Vol. 4.1: Rhetoric and The Public Sphere

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The editors of Present Tense are excited to announce a new issue focused on meaningful political rhetoric, insightful technical rhetoric, and critical reviews of recent work. Volume 4.1 connects rhetoric and the public sphere in a number of ways and includes cogent articulations of how rhetoric functions in free speech, unexpected digital realms, and contested legal issues. The articles in this issue tackle how competing notions of the public mediate our conception of “free speech,” how algorithmic enthymemes can result in unintended, yet persuasive outcomes, and how reactionary immigration policy works as a rhetorical resource for those who wish to exploit latent xenophobia. Issue 4.1 also includes a focus on critical review and reflection, including valuable programmatic planning and the cogent, thoughtful study of recent works in rhetoric and composition.

Volume 4.1 includes the following articles:

Freedom of Speech and the Function of Public Discourse: Michael Donnelly explores competing models of the public sphere in order to highlight reactions from and reactions to the Westboro Baptist Church.

Enthymeme as Rhetorical Algorithm: Kevin Brock studies algorithmic models of persuasion and situates enthymemes as rhetorically oriented algorithmic procedures through which persuasion is predicted (if not always achieved).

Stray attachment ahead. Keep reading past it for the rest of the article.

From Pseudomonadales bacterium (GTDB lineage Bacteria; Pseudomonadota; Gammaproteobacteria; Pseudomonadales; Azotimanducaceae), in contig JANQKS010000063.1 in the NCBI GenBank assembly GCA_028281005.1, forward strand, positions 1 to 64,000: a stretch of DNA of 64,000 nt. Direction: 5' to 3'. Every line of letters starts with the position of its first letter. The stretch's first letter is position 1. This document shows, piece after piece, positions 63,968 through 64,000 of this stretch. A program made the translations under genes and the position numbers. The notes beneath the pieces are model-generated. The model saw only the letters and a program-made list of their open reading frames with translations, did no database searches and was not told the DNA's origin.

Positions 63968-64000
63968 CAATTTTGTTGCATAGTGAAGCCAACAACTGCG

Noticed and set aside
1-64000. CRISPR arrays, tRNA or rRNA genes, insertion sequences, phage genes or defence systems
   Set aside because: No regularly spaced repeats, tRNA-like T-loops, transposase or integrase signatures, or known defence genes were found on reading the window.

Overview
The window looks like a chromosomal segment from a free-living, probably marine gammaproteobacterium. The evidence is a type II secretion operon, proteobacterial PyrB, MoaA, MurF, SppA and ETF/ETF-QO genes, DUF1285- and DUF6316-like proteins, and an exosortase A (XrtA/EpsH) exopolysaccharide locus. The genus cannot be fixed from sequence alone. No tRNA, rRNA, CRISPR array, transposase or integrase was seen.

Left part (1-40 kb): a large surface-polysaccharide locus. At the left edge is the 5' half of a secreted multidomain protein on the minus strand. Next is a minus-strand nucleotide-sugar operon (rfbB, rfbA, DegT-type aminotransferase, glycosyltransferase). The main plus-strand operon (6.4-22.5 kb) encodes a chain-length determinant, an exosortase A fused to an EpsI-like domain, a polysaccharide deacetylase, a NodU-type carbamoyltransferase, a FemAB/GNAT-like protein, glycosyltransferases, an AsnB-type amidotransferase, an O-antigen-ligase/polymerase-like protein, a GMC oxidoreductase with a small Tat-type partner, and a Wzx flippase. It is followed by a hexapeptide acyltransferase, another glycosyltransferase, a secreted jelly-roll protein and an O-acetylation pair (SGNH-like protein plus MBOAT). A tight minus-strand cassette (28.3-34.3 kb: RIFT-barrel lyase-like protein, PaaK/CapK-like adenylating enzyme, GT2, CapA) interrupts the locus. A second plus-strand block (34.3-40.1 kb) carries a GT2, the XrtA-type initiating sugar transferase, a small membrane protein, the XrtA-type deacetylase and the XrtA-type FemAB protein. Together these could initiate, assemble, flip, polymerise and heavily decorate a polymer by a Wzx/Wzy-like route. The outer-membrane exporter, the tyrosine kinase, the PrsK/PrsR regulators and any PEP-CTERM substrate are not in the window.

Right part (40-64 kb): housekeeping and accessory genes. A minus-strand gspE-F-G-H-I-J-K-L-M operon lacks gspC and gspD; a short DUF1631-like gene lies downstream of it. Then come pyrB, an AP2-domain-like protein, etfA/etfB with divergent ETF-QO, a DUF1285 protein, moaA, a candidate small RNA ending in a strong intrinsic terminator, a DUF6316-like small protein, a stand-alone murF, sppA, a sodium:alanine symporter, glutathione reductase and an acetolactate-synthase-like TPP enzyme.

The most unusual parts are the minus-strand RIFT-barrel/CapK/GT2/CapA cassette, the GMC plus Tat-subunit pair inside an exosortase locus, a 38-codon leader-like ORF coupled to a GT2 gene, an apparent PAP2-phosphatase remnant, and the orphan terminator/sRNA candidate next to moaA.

Economic Globalization and the ‘Given Situation’: Jan Brewer’s Use of SB 1070 as an Effective Rhetorical Response to the Politics of Immigration: Kevin A. Johnson and Jennifer J. Asenas analyze Arizona’s recent SB 1070 immigration law and argue that understanding bills like this requires an assessment of the specific “given situation” and the realities of economic globalization.

Program Review: Digital Composing and the Invention of a Program: Comprehensive Assessment and Faculty Development, Part 2: Ed Nagelhout and Denise Tillery continue their programmatic planning and review efforts – extending their study from Part 1 to include assessment and teacher development.

Book Review: Rickert’s Ambient Rhetoric: Nicholas Crawford and Michelle Ballif review Thomas Rickert’s Ambient Rhetoric: The Attunements of Rhetorical Being and his articulation of a rhetoric beyond its commonplace assumption as a uniquely “human” activity.

Book Review: Restaino’s First Semester: Jennifer Sweeney analyzes Jessica Restaino’s First Semester: Graduate Students, Teaching Writing, and the Challenge of Middle Ground and finds thoughtful storytelling and a sensitive treatment of graduate teaching assistants.

Book Review: Hulan, McArthur, and Harris’ Literature, Rhetoric and Values: Jennifer R. Ballengee considers Hulan, McArthur, Murray, and Harris’ collection Literature, Rhetoric and Values: Selected Proceedings of a Conference held at the University of Waterloo and finds growing sophistication at the intersection between rhetorical and literary study.

We thank readers for supporting Present Tense and invite you to download the articles from this latest issue for your own scholarship, teaching, and general interest.

Sincerely,

Ehren Helmut Pflugfelder, Managing Editor
Megan Schoen, Managing Editor
Cristyn L. Elder, Managing Editor
Elizabeth L. Angeli, Annotated Bibliography Editor
Caitlan Spronk, Technical Editor
Allen Brizee, Review Editor
Alexandra Hidalgo, Multimedia Editor
Joshua Prenosil, Business Editor
Don Unger, Social Media Editor
Jessica E. Clements, Style Editor
John Williford, Design Editor

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